The book we are reviewing is designed for a grades K-3, I'd say that's accurate. Little Bit wants to "do art" with her sisters, but I usually just give her water colors or something. I don't think much younger than 5 would understand the techniques and concepts presented, though they might enjoy drawing/painting/etc along with older siblings. Older children who haven't had a ton of art would probably enjoy doing this along with younger siblings. I'm enjoying learning along with my children. Artistic Pursuits also has a Preschool book for ages 3-5, and books for older children (Grades 4-6, Junior High, and High School) so unless you're wanting to do art all together, it's easy to get a book that's the right "fit" for your child's age.

Maybe it's just my children, but hands-on art seems to be a winner with all learning styles. This provides the structure that more structured teaching styles would appreciate, but the lessons are short enough, and the children are eager enough to "do art" that it's fit nicely into our eclectic-leaning-toward-unschooling approach as well. A visual learner could read the text themselves, my auditory learners are happy to let me read it to them, and of course getting to try each lesson's techniques out for themselves appeals to the kinesthetic in everyone.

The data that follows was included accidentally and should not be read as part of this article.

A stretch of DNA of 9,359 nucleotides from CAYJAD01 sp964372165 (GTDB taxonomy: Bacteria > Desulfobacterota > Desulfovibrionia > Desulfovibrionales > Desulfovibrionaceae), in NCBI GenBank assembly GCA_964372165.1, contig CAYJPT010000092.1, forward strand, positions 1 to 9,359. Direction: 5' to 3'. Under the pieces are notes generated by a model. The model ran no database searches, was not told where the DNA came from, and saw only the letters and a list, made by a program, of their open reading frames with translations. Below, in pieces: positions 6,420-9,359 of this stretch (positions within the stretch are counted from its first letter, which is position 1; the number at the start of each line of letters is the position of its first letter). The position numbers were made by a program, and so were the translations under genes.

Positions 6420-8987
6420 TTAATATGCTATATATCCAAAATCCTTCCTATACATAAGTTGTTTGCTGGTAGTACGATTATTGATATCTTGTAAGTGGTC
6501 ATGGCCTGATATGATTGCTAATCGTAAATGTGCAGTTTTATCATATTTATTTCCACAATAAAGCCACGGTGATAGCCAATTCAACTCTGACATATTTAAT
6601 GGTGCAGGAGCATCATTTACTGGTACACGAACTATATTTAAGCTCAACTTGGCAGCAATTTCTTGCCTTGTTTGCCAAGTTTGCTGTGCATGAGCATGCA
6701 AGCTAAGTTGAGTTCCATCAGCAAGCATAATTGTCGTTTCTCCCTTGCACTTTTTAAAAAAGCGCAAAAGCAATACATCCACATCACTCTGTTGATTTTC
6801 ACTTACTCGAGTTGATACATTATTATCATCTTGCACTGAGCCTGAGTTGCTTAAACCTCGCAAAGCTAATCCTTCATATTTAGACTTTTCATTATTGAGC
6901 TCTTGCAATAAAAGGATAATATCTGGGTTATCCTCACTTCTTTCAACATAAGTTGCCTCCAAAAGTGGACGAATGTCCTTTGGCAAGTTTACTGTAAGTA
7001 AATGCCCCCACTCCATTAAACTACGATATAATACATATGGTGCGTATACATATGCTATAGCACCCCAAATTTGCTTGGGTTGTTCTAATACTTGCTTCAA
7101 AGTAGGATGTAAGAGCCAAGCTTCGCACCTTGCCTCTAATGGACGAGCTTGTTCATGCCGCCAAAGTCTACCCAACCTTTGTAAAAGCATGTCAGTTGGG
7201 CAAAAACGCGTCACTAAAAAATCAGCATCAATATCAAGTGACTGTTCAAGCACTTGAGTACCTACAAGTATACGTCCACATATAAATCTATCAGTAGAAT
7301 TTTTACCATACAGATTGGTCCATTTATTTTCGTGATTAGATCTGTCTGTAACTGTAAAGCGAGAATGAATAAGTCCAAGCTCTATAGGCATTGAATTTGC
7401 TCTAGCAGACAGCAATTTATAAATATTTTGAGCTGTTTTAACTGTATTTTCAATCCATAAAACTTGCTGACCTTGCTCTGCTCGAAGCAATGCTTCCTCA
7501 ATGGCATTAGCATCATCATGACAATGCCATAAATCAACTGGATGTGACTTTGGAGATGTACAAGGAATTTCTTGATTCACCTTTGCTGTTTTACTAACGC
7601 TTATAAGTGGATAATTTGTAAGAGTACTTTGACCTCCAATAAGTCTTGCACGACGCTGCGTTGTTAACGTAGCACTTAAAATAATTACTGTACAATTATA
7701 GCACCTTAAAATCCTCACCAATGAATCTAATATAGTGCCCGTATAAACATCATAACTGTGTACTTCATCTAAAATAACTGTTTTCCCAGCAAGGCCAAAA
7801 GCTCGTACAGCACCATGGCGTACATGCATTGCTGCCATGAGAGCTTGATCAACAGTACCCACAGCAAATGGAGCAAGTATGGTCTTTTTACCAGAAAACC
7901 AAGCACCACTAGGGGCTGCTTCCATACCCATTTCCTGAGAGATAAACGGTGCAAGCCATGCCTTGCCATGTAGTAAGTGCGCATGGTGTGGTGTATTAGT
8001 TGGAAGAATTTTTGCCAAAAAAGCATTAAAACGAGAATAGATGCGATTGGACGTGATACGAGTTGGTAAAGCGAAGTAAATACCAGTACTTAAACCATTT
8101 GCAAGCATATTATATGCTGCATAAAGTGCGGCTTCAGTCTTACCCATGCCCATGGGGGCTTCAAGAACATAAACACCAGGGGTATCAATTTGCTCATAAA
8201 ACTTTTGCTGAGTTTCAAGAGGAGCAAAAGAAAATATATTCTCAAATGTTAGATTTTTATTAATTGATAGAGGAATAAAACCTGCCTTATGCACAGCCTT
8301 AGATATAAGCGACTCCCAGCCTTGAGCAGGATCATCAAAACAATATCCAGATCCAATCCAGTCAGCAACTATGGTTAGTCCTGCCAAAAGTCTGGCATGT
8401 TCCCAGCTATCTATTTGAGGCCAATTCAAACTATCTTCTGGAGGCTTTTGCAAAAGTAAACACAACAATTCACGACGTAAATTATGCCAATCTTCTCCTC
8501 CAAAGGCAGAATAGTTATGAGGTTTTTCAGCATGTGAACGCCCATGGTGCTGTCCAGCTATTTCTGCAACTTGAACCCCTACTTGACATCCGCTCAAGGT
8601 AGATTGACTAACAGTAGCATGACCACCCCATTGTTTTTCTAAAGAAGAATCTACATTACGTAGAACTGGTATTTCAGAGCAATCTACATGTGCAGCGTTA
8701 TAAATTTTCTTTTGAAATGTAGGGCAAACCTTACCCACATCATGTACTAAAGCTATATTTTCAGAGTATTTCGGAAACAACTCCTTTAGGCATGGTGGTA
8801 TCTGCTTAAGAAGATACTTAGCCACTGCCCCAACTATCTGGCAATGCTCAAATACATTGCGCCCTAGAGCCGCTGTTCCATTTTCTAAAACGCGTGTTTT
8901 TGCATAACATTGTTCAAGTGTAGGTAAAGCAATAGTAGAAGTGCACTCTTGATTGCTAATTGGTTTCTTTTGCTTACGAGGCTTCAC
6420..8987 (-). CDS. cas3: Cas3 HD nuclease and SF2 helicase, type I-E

I'm sure creative, artistic mamas (or papas) could do something similar without a book, but for those of us who are art-challenged, this series is a great option. And $42 for a full year's art curriculum, that can be used with as many children as you have, it's a great value!